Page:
Benjamin Sago / ogham / cairnrefinery / etc…

Technical notes Provision Vagrant machines in parallel

If you’re running a multi-machine Vagrant setup, you’re probably aware of how long it takes for the entire cluster of machines to start up. Vagrant, by default, sets machines up one after another: it launches one virtual machine, provisions it, then launches the next, provisions that

This is a good, simple default mode of operation. But if you’re provisioning these machines with Ansible, a tool that’s deliberately made for running the same commands on hordes of machines at the same time, you might think this is a little inefficient.

Luckily, the Vagrant documentation offers a trick: there’s a way to run Ansible in parallel, against all your machines at once. Here’s what the necessary configuration changes looks like, with the lines to add highlighted in green:

Vagrantfile
MACHINES = %w[machine-the-first machine-the-second machine-the-third].freeze
Vagrant.configure(2) do |config|

  MACHINES.each do |machine_name|
    config.vm.define(machine_name) do |machine|

      # machine-specific config goes here

      if machine_name == MACHINES.last
        machine.vm.provision :ansible do |a|
          a.compatibility_mode = '2.0'
          a.playbook = 'playbook.yml'
          a.limit = 'all'
        end
      end

    end
  end
end

The way this works is a bit of a hack. Instead of simply being able to tell Vagrant to “just run in parallel”, this trick works by disabling provisioning for all machines but the last, and then configuring provisioning for the final machine in a way that runs Ansible against all machines.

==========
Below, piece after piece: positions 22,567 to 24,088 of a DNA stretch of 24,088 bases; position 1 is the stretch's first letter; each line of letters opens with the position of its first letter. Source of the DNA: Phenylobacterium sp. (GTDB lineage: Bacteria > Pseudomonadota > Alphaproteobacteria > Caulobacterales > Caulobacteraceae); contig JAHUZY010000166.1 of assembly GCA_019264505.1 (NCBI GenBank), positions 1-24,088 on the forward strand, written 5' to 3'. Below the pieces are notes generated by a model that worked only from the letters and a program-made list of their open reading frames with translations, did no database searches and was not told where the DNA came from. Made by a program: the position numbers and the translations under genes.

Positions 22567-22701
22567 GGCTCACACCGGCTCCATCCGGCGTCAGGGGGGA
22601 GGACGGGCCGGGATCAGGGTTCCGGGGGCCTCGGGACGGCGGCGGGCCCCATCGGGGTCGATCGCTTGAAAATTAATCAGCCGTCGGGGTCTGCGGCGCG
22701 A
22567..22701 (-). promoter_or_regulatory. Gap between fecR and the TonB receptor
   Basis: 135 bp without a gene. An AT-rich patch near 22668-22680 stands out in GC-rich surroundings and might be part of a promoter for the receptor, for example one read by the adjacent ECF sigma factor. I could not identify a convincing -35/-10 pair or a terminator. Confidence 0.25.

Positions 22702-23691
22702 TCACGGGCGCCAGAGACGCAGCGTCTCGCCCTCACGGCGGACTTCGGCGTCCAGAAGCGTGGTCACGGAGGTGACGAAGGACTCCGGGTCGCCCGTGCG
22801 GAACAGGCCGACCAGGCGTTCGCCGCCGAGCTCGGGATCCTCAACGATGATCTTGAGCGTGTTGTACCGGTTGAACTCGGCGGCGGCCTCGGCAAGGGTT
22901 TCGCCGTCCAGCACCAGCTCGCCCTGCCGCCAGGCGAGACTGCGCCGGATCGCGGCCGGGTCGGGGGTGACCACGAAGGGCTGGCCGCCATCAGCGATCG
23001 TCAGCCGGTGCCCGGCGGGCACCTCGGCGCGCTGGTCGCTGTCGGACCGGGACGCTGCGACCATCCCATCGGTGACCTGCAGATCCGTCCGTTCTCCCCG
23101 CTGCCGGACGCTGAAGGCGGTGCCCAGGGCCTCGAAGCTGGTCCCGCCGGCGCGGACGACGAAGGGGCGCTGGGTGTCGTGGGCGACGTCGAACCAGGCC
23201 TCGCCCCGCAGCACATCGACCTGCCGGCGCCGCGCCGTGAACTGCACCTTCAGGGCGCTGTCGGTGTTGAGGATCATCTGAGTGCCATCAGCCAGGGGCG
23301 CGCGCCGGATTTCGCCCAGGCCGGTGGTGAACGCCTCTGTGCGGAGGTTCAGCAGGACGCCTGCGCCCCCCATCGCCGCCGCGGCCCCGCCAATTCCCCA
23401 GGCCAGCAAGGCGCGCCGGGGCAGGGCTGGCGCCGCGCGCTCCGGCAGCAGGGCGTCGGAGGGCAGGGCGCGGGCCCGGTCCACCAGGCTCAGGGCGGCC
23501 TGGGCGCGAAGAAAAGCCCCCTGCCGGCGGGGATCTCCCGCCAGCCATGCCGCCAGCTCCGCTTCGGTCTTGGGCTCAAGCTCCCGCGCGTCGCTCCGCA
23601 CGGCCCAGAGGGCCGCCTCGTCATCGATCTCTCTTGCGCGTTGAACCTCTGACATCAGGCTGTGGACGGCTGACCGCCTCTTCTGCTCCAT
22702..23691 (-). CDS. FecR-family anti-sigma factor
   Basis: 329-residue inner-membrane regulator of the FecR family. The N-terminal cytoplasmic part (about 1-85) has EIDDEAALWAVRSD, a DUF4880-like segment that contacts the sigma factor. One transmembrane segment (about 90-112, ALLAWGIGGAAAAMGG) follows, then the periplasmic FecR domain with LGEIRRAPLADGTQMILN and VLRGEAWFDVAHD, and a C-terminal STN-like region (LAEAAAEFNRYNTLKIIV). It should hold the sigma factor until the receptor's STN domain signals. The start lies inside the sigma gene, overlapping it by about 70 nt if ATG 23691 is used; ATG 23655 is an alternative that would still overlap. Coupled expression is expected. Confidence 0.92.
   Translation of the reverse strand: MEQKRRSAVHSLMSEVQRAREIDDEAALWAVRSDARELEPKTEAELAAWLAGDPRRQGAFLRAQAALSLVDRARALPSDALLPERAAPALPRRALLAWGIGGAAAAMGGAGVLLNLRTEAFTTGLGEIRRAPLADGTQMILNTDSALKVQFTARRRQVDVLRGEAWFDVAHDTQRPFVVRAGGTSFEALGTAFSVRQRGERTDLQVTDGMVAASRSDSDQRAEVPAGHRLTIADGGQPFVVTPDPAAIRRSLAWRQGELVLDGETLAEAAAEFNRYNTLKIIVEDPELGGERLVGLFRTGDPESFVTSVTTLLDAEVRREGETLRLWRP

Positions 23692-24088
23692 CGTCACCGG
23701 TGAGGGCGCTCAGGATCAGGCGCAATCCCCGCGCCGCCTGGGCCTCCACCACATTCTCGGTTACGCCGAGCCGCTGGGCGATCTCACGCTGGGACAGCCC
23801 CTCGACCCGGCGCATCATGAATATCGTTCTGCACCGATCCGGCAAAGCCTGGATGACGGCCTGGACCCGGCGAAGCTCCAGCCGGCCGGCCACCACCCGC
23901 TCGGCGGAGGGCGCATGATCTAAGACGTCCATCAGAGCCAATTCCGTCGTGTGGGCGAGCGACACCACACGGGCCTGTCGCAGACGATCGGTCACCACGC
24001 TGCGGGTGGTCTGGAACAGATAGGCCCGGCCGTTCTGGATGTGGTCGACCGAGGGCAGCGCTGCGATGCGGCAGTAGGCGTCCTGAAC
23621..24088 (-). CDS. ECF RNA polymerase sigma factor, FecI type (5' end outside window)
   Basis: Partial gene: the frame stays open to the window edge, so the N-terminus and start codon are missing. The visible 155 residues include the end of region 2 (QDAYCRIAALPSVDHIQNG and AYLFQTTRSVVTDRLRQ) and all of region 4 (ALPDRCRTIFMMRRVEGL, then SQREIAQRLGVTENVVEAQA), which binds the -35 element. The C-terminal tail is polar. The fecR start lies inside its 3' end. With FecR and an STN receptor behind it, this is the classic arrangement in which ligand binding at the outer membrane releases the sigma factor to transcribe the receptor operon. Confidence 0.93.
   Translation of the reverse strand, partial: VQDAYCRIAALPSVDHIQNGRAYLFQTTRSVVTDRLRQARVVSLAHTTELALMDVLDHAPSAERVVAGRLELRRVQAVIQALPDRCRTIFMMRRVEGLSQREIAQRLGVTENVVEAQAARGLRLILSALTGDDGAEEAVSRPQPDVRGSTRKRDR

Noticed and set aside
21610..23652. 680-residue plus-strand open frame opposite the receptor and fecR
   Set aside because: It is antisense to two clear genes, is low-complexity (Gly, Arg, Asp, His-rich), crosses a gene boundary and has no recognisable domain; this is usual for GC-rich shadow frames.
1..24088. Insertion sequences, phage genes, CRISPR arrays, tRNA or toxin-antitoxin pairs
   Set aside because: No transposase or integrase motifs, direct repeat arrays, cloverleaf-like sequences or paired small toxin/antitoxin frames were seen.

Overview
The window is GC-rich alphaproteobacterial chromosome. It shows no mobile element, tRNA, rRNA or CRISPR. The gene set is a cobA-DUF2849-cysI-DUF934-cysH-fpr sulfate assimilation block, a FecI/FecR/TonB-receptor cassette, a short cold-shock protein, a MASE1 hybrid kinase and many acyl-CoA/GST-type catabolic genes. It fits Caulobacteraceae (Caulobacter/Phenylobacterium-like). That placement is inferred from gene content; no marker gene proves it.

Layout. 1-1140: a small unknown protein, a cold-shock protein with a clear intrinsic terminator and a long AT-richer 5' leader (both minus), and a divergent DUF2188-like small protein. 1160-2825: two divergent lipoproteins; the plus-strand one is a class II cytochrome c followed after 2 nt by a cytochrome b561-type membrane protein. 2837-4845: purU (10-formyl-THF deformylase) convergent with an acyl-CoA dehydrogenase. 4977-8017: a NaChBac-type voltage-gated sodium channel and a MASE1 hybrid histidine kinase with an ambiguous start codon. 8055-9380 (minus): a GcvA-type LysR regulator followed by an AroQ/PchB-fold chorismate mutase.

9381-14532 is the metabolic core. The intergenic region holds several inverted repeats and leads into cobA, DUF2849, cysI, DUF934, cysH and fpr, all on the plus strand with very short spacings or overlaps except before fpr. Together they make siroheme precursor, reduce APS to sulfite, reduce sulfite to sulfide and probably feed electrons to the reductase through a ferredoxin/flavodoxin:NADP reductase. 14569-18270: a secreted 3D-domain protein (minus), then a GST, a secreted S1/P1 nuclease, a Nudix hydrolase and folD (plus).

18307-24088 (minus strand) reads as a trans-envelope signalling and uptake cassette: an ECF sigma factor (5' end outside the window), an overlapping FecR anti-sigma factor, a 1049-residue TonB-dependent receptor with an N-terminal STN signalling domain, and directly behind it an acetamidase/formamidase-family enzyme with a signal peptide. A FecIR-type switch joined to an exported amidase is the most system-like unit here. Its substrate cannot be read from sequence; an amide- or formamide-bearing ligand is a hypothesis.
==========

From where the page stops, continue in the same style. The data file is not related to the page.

This approach comes with a downside, however: you can no longer provision one machine individually. Because Vagrant only “sees” the final machine with a provision block, trying to provision the final machine will provision all of them, and trying to provision another machine will just do nothing.

So how much time does it save?

Benchmarking

I put Vagrant through its paces by measuring the time taken to run vagrant up (the grey bars) followed by vagrant provision, with and without the parallel trick enabled (the coloured bars).

I used Vagrant 2.2.16 and VMware Fusion 12.1.2 to run the tests. You’ll definitely get different results on your own system, as these numbers are affected by all manner of variables, but the general trend should be the same.

Here are the results:

0 m1 m2 m3 m4 m5 m6 m7 m8 m9 m10 m11 m12 m13 m14 mSerial(8 machines)262 s560 sParallel(8 machines)262 s224 sSerial(7 machines)228 s510 sParallel(7 machines)228 s218 sSerial(6 machines)198 s457 sParallel(6 machines)198 s189 sSerial(5 machines)163 s366 sParallel(5 machines)163 s151 sSerial(4 machines)130 s276 sParallel(4 machines)130 s130 sSerial(3 machines)98 s217 sParallel(3 machines)98 s117 s

The results are pretty conclusive: provisioning in parallel this way provides a significant speedup — far more than I anticipated before running the test — and the more machines you are provisioning in parallel, the more time you save. Vagrant ended up spending more time bringing my machines up than it did provisioning them!

Toggling this on and off

If you do provision individual machines often but the thought of shaving several minutes off of your provisioning time simply sounds too good to pass up, it’s possible to configure the Vagrantfile so you can switch this behaviour off and on again with an environment variable.

The changes look like this:

Vagrantfile
MACHINES = %w[machine-the-first machine-the-second machine-the-third].freeze
Vagrant.configure(2) do |config|

  MACHINES.each do |machine_name|
    config.vm.define(machine_name) do |machine|

      # machine-specific config goes here

      if machine_name == MACHINES.last || ! ENV['ANSIBLE_QUICK']
        machine.vm.provision :ansible do |a|
          a.compatibility_mode = '2.0'
          a.playbook = 'playbook.yml'
          a.limit = 'all' if ENV['ANSIBLE_QUICK']
        end
      end

    end
  end
end

With this in place, you can set the ANSIBLE_QUICK environment variable while provisioning for the first time, taking advantage of parallelism when it’s most useful, while still being able to easily re-provision individual machines later without having to think about it.